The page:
BRITAIN’S EURO CROSS DOMINANCE
THIS Sunday the European Cross Country Championships takes place for the 25th time. A quarter of a century after it was first staged in Alnwick, the
‘Euro Cross’ is now celebrating its silver anniversary, whereas for the British team the event has consistently provided a golden feast of rich pickings.
With 61 gold, 48 silver and 40 bronze medals, the GB team comfortably tops the all-time medals table at the event. The next-best nations, France and Italy, have 150 medals combined, while the GB total tally is virtually the same with a mighty 149.
Often, every Brit in the squad
returns home with a medal of some description. All of which means the pages of AW are usually full of smiling athletes clutching medals.
The Dutch town of Tilburg is staging the event for the second time this weekend on a course that sits alongside a safari park. The last time it staged the Euro Cross – in 2005 – there were no under-23 races or relay. Tilburg 2005 was also the first Euro Cross for Andy Vernon, who took silver as a junior and is set to race in his 11th Euro Cross this weekend.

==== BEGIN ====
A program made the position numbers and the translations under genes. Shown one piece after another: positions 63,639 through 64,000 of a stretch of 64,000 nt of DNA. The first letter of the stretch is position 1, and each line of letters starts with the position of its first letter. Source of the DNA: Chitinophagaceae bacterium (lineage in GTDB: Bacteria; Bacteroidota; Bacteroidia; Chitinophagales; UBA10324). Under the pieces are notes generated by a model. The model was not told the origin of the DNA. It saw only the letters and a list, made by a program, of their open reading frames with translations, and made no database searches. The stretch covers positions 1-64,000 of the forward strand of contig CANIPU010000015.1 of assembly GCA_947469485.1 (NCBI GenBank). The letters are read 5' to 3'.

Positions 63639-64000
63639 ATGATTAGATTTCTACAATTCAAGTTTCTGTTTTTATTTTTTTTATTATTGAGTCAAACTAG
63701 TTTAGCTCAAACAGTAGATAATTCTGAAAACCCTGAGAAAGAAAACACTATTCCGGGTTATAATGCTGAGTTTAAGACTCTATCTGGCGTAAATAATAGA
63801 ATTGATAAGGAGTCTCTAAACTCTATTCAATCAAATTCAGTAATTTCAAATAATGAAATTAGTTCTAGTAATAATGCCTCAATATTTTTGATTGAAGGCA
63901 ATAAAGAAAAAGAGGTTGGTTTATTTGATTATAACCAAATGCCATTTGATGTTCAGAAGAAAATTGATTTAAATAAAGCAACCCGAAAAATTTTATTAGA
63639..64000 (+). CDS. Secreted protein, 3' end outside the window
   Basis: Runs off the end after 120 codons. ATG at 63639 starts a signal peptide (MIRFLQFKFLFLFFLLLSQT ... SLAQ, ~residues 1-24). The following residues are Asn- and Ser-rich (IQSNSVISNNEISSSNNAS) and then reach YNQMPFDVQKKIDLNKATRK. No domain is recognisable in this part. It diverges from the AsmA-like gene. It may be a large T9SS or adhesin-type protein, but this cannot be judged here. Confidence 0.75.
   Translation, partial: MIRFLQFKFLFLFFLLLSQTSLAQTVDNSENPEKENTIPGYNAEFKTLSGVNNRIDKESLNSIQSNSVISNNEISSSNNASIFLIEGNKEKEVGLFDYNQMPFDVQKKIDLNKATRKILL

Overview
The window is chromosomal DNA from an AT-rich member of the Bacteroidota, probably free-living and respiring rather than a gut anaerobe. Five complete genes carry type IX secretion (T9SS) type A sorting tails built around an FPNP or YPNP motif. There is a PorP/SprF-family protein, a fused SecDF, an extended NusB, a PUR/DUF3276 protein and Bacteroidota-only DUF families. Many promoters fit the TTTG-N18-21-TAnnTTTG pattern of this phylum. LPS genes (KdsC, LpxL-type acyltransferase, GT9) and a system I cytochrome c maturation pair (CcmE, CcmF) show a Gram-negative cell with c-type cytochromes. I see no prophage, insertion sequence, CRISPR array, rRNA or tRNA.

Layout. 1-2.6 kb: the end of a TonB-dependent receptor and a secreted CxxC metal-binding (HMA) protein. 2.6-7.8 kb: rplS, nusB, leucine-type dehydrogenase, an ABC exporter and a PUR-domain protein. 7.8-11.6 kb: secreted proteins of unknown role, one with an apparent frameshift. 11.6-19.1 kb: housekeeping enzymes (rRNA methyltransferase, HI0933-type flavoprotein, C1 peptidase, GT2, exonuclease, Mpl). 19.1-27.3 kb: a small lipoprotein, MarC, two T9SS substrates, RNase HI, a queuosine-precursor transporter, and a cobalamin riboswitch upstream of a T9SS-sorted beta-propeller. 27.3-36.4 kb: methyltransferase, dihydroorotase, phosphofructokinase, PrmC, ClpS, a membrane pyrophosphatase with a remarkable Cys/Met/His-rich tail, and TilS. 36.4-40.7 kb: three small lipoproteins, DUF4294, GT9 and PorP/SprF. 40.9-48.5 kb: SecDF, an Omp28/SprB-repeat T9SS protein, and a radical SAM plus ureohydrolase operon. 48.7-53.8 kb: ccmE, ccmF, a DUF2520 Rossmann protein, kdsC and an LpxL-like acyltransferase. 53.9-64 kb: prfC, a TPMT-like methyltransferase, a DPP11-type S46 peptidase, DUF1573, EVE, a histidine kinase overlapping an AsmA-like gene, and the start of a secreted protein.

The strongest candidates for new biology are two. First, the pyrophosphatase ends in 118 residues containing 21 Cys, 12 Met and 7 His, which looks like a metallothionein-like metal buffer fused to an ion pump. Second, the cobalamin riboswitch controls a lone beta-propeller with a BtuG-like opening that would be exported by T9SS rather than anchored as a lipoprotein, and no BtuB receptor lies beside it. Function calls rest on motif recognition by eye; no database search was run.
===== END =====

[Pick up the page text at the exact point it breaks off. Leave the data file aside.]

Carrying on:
Back in 2005, Mo Farah was also only 21st in the men’s race (pictured right). But in keeping with the event’s reputation as a springboard for greater things, he improved to win Euro Cross gold the following year in Italy followed by track and marathon glory in more recent years.
Given this, Britain will look to maintain its traditional dominance at Tilburg 2018 while also providing an opportunity for the next generation of Farahs and Vernons to thrive. WITH Jon Ridgeon’s appointment as IAAF CEO
(News, p7) it means Brits occupy the two biggest positions in world athletics. Outside athletics, Ridgeon is a keen mountain climber, which means he is well placed to help the global governing body scale new heights. As a former director at AW, he’s also a friend of the magazine and we wish him luck with his new role.